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3 reviews, 5 user ratings

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Everybody's Fine
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by William Goss

"Hitting The Road For A Guilt Trip"
3 stars

Well, it’s happened. Robert De Niro went and got old on us.

Mind you, he’s aging pretty gracefully. As Frank Goode, a sixty-something widower who ventures out to see all of his kids after they simultaneously bail on a planned visit, he comes across as a man whose kind-but-firm manner has served him and his family well over the years. This is a man who coated a lot of telephone wire to give his children a chance, a man who pushed them to excel, a man whose wife used to do all the talking and can no longer connect the dots for him. And since he’s a man only more stubborn than he is sick (surprise, surprise), now’s as good a time as any for him to reach out to a family that only seems to be shrinking away.

It’s about as understated a role as De Niro has had in years, and it’s enough to make him endearing throughout, even at those times when writer-director Kirk Jones (Waking Ned Devine) asks us to believe that a grown man like Frank wouldn’t know how to work with chopsticks or handle luggage properly. When Melissa Leo drops in with an all-too-brief appearance as a helpful truck driver, she commiserates with him about these changing times, and together, they make a well-worn lament for the modern age sound a little less preachy and a little more resigned.

Even though his kids won’t talk to him, they are talking to each other (Jones chronically plays these conversations out over shots of continuing wire, a nice if obvious touch), and once he shows up at their respective doorsteps, Kate Beckinsale, Drew Barrymore and Sam Rockwell all do their best to look like they’re doing their best to keep up appearances for Dad and keep a Big Secret from him. They’re all happy to see him, they’re all grateful for his support, though some wonder if he didn’t ask too much out of them growing up and all of them worry if this much travel is good for him. The sooner he’s on the road, though, the sooner he’s back home, and the sooner he’ll stop asking questions about their estranged brother…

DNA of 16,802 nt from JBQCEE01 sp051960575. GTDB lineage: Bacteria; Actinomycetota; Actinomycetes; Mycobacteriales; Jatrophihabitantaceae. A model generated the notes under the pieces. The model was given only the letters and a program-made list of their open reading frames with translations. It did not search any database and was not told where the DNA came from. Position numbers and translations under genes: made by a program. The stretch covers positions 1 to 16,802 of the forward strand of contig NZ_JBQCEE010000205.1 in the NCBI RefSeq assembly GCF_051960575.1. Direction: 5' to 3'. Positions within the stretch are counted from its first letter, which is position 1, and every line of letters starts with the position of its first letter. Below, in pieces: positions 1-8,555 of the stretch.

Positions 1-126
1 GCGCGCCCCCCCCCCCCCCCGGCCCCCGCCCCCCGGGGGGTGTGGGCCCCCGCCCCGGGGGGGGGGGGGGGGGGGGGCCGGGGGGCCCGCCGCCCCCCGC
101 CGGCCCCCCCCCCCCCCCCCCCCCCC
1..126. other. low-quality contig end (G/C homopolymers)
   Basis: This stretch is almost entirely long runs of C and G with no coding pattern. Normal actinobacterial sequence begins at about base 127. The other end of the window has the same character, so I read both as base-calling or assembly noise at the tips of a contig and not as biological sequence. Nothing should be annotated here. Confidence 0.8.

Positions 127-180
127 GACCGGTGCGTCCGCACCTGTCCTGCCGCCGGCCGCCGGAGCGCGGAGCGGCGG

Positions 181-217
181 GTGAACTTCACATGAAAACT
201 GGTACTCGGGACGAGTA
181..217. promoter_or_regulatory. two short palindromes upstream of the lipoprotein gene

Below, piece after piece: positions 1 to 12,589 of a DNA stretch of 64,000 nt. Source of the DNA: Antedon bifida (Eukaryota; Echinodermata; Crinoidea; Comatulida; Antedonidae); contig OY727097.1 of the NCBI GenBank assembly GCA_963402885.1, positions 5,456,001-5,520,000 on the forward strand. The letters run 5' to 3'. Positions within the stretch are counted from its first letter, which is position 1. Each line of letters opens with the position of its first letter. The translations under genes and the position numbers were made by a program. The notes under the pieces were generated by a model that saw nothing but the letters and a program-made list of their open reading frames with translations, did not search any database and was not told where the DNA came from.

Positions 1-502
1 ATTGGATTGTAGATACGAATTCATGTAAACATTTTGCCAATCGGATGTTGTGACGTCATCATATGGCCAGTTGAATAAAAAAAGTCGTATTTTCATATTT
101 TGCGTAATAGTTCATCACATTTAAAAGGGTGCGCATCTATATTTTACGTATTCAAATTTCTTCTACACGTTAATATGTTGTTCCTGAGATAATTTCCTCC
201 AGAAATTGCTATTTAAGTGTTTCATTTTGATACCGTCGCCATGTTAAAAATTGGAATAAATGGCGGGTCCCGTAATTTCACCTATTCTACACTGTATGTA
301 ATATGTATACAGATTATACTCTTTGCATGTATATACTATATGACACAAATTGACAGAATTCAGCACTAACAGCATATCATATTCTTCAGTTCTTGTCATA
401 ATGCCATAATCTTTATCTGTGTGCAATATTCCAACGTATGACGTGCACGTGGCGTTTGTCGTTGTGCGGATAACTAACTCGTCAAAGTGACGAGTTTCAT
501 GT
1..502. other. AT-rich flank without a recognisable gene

Alas, the Big Secret does inevitably catch up with the characters, and Jones relies on an unfortunate amount of magic realism in the third act to communicate much regret and shame. It’s a heavy-handed maneuver that brings down an otherwise sure-handed movie full of equally solid performances into the territory of shameless tear-jerking and moderate awards pandering. The film then tries to bring things back up for a happy ending, but by that point, it seems like an effort to detour the message of the movie from being an endorsement of blissful ignorance among family to the cover-all acceptance of flaws and betrayals big and small.

The ending also helps barely justify a marketing campaign whose poster flaunts Christmas trees and smiles and whose trailer plays up all the broadest bits of humor from the film’s first half. 'Everybody’s Fine' isn’t as feel-good as advertised, which would be fine if it didn't try so hard to make you feel bad instead.

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originally posted: 12/05/09 08:40:03
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User Comments

8/12/13 Charles Tatum Surprisingly touching, nice performances by all 4 stars
1/04/10 Carol Baker Even DiNiro couldn't save this boring movie and he's the only thing in this movie 2 stars
12/12/09 Phillip W. Weiss Robert DeNiro's strongest performance in years. 4 stars
12/11/09 Ming This film just too boring for me 2 stars
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  04-Dec-2009 (PG-13)
  DVD: 23-Feb-2010


  DVD: 23-Feb-2010

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